Banks & Private Loan Alternatives for Commercial Mortgage Loans: Part 1

The commercial loan process is very different from the residential mortgage process. Commercial loans, unlike the vast majority of residential mortgages, do not receive backing from a government entity like Fannie Mae. As a result, commercial lenders are more risk-averse than their residential counterparts and in turn, they charge higher interest rates than those associated with home mortgage loans.


Some lenders even go a step further and scrutinize the borrower's business itself, as well as the commercial property that will serve as collateral for the loan. For these reasons, the business borrower should prepare for a different experience when applying for a commercial loan versus that of a loan secured by his or her primary residence.

If you are considering applying for a commercial mortgage loan, refer to the following list of questions before you speak with a commercial lender.

1.  How will I meet the repayment terms on this loan? 

It is typical for banks to require the borrower to repay his or her entire business loan much earlier than its stated due date.  Banks do this by requiring that their loans include a balloon repayment. This means the borrower will pay interest and principal on his 30-year commercial mortgage at the stated interest rate for the first few years (generally 3, 5 or 10 years) and then repay the entire balance in one balloon payment after that initial period. 

This can be challenging as many borrowers are unable to save sufficiently in this short time period, so they must either re-qualify for their loan or refinance the loan at the end of the balloon term.  If the business has cash-flow problems in the years immediately preceding the balloon term, the lender may require a higher interest rate, or the borrower may not qualify for a loan at all. If this happens, the borrower runs the risk of being turned down for financing altogether and the property may be in jeopardy of foreclosure. 

These loans have other risks, too.  The lender may turn-down refinancing options if the borrower's business is perceived to be in a high-risk industry. Alternately, a commercial lender may determine it has too many loans in a given industry, so it may deny subsequent refinancing in that vertical.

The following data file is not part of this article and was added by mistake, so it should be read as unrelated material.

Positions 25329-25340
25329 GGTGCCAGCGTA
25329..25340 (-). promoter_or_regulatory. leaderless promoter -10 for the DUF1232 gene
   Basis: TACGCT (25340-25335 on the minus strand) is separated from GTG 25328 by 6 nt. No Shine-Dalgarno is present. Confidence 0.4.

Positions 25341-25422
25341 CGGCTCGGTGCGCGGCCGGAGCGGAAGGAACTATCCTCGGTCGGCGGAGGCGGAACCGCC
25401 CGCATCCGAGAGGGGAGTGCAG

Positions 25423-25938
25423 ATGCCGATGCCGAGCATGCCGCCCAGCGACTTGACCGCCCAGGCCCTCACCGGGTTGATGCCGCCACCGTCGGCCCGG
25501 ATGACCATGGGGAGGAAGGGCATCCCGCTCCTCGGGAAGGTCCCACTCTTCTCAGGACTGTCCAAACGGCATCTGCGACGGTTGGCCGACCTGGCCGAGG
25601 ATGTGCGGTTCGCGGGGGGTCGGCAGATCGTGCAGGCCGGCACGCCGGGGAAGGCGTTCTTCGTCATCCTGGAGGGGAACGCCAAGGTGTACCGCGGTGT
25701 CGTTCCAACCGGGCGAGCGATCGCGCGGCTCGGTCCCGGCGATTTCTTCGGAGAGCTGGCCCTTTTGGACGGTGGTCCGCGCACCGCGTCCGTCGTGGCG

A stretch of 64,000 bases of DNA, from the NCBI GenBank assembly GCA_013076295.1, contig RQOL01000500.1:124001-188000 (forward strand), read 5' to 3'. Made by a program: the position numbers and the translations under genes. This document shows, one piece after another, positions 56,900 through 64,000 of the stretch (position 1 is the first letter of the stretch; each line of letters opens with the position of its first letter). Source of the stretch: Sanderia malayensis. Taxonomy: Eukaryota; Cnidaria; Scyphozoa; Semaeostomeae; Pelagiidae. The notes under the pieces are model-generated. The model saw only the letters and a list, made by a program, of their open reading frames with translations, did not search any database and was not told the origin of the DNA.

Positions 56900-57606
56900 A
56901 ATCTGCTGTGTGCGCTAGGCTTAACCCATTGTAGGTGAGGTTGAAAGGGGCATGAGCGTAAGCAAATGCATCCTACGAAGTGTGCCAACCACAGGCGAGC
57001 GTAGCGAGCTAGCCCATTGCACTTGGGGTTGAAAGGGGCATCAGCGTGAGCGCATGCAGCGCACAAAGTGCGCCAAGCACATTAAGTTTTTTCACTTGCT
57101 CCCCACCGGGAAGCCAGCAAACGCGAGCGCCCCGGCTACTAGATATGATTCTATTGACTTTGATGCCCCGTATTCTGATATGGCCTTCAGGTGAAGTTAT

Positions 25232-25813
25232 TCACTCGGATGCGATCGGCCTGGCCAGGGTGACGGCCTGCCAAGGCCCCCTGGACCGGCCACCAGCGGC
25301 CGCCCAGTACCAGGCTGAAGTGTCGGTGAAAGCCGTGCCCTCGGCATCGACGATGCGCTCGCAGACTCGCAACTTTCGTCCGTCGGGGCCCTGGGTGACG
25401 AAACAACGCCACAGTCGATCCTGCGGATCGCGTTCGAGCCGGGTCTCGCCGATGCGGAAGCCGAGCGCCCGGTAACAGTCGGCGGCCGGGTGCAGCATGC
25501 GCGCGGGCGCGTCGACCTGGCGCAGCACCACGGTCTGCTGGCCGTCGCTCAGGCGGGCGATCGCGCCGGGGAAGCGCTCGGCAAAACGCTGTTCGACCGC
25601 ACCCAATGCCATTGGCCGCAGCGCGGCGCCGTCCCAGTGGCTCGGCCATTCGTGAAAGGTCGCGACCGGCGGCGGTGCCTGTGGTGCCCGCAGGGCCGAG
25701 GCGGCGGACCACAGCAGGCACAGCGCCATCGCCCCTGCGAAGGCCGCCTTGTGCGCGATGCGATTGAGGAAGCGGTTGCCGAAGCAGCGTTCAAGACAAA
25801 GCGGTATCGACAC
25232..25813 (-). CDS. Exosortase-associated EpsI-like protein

Let's talk about alternate lenders because they may offer less stringent requirements for commercial loans. Some non-bank lenders will make long-term commercial loans without requiring the early balloon repayment.  While these loans may have a slightly higher interest rate, they generally work more like a typical home loan. They allow a steady repayment over a thirty-year period, for example.  Evaluate whether paying one or two points more on the interest rate offsets the security of a long-term, fixed rate mortgage loan. 

2.  How much should I borrow?

Because most banks will prohibit additional mortgages on a commercial loan, you should plan to borrow enough to meet the current needs of your business, or enough to be able to leverage your real estate investments.  For a traditional, commercial acquisition loan where the borrower seeks to purchase a new property, banks will require a down payment of 20-25%. For a ,000 acquisition for example, the borrower needs to come up with ,000-,000 just for the down payment. 

However, there are alternative lenders who will allow you to make smaller down payments and maximize the loan-to-value (LTV) at 85-90%.  Direct commercial lenders or pools of commercial investors are frequently the only sources of these loans. If you do need to borrow the maximum amount, you should understand that the interest rate will likely be a point or two higher than that of traditional bank loans.  You, the commercial borrower, must evaluate how much capital you need and carefully analyze your ability to repay your commercial loan.

Consider that statistically, it's been shown that the most significant reason for most small business failures is lacking adequate capital to meet cash-flow needs.  Because of this, it may in fact be safer for a small business borrower to leave a larger cushion against unforeseen events by borrowing more money at a slightly higher rate.   

It's also important to note that the amount of the proposed mortgage loan will impact the commercial lenders who might potentially fund the loan. Small business loans are generally made by direct commercial lenders (easily located by internet searches) or by small local banks.  Larger loans are generally made by regional banks, while extremely large loans are made by mega-banks or Wall Street lenders. This is to say that small businesses borrowing less than ,000,000 will be placed in a different pool of potential lenders than those seeking loans of over million. 

Please continue to part 2.